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Although Sewall was an exceptional Puritan father and not a representative one, his judicial, civic, religious, and business activities projected him far beyond his own privileged and respectable circumstances. As a record of the family and social life of New England's third generation, his remarkable journal, which spans fifty-five years, is rivaled only by that of his friend Cotton Mather. Sewall provides rich details about the home where his and Hannah Sewall's fourteen children were born, and the six who survived infancy were raised. He takes the reader through the streets and byways of Boston, to the meetinghouse, to the places where his children were educated and apprenticed, and to the homes of friends, neighbors, and kin.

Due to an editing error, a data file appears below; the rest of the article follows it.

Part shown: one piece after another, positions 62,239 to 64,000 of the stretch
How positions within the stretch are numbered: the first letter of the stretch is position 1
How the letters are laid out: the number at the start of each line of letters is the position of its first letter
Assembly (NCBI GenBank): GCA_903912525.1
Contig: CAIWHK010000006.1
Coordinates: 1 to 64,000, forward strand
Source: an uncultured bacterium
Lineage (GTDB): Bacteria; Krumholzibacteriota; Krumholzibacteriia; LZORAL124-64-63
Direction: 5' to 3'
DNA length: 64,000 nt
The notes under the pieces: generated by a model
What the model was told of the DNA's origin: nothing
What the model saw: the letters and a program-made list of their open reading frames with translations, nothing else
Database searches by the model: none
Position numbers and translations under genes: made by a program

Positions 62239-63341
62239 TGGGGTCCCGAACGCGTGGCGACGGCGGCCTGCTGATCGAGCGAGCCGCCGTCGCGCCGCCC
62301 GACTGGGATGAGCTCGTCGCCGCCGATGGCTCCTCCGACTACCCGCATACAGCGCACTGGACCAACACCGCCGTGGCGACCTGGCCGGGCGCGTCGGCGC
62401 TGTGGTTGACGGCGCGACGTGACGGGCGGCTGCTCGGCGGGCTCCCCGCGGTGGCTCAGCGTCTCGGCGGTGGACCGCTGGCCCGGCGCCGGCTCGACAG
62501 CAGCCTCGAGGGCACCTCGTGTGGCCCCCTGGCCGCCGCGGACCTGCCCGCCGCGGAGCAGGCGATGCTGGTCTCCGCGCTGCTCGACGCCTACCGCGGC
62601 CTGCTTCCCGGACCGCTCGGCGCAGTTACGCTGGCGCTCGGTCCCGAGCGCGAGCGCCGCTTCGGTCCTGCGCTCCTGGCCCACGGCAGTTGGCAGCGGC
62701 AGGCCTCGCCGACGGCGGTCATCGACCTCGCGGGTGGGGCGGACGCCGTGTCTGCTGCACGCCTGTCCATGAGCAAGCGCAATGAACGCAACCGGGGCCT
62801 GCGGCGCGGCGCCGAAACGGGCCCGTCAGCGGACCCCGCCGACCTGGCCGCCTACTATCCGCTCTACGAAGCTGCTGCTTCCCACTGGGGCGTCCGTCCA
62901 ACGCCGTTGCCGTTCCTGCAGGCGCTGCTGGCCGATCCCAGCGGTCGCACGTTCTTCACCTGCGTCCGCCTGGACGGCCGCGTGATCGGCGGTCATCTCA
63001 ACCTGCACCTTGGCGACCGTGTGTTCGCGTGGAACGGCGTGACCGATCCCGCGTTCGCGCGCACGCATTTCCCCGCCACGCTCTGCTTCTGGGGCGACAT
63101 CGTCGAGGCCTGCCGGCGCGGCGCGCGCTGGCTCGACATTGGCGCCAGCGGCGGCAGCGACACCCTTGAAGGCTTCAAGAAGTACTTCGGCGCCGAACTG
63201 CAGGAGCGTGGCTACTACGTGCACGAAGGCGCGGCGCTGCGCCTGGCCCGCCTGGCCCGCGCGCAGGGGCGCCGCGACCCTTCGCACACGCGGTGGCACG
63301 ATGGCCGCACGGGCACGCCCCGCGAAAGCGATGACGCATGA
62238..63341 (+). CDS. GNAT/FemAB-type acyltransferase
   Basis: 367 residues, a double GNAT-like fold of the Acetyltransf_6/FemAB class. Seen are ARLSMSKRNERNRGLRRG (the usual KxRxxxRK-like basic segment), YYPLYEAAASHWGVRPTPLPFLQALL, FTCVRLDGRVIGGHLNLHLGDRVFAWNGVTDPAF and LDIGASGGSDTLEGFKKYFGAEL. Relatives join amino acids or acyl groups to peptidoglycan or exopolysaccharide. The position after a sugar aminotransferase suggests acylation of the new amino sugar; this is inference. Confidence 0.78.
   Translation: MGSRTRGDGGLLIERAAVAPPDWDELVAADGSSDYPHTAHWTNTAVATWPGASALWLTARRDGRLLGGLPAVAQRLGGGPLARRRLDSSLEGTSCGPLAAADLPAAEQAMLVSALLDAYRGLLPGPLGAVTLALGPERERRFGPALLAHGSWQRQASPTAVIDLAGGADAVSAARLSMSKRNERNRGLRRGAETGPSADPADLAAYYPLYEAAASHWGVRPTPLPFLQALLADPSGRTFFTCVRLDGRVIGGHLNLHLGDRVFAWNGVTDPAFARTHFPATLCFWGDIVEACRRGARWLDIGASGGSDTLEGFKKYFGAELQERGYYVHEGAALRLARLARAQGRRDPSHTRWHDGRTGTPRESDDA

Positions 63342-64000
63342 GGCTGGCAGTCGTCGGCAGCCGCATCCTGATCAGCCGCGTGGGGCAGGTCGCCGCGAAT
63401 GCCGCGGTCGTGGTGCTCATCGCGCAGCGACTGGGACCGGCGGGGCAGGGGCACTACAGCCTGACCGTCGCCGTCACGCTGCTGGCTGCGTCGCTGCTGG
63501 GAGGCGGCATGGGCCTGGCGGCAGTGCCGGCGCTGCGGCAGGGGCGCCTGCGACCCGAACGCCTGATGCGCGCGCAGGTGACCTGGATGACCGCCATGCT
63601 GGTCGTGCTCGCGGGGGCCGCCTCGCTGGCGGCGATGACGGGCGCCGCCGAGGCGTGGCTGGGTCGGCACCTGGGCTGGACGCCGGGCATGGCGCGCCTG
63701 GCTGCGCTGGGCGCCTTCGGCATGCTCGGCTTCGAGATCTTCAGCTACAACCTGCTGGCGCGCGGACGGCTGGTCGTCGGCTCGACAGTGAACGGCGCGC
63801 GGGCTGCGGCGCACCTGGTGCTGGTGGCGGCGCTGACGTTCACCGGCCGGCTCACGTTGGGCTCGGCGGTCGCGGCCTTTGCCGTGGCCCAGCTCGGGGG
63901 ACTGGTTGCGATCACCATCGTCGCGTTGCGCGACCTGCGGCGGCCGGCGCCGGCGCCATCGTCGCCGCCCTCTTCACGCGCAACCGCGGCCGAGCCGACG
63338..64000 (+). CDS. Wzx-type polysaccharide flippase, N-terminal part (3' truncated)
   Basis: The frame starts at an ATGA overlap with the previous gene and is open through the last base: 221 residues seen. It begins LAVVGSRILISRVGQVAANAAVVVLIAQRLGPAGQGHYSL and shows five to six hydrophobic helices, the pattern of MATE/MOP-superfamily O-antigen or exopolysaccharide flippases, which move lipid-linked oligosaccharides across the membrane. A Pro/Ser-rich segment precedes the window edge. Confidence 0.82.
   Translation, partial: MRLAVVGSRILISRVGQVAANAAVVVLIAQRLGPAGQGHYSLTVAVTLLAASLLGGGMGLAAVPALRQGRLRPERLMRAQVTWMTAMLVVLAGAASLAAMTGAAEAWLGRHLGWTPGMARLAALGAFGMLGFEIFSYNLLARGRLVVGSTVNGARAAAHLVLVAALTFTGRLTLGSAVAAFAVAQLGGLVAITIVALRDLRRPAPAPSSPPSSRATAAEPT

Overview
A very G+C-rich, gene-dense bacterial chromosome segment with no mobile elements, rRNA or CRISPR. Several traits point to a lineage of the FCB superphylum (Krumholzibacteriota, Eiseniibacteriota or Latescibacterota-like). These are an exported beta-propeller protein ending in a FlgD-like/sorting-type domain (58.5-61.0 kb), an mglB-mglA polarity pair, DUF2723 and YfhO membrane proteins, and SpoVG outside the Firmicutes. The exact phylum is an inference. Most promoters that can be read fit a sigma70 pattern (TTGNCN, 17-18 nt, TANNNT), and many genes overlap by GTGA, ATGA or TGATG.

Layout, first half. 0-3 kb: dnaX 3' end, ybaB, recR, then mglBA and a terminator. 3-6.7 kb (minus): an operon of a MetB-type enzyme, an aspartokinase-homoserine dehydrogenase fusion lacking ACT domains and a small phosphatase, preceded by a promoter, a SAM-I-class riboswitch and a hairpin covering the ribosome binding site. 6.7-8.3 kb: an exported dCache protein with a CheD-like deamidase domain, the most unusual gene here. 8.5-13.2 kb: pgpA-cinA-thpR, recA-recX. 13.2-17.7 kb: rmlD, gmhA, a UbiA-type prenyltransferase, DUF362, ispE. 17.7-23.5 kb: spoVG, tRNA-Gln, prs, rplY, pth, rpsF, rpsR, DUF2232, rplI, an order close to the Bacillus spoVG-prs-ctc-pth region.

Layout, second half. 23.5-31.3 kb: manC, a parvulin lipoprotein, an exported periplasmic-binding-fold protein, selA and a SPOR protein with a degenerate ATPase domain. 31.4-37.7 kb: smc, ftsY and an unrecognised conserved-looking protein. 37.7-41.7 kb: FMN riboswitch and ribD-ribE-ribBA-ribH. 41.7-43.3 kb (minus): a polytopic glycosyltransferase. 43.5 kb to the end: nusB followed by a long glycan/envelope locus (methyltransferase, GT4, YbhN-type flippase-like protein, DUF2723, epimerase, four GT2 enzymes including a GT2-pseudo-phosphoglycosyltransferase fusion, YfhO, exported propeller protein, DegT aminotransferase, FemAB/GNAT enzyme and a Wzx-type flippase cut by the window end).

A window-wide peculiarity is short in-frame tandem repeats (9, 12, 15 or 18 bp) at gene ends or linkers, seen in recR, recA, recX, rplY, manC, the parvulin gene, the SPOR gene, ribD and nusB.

Judith S. Graham's close reading of Sewall's diary and family papers reveals that warmth, sympathy, and love often marked the Puritan parent-child relationship. She suggests that the special nature of childhood was a concept that parents understood well, and that there was a practical and clear purpose for the "putting out" of children. Graham provides a much-needed balance to accepted scholarship on Puritan life and offers new insights into the history of both early New England and the family.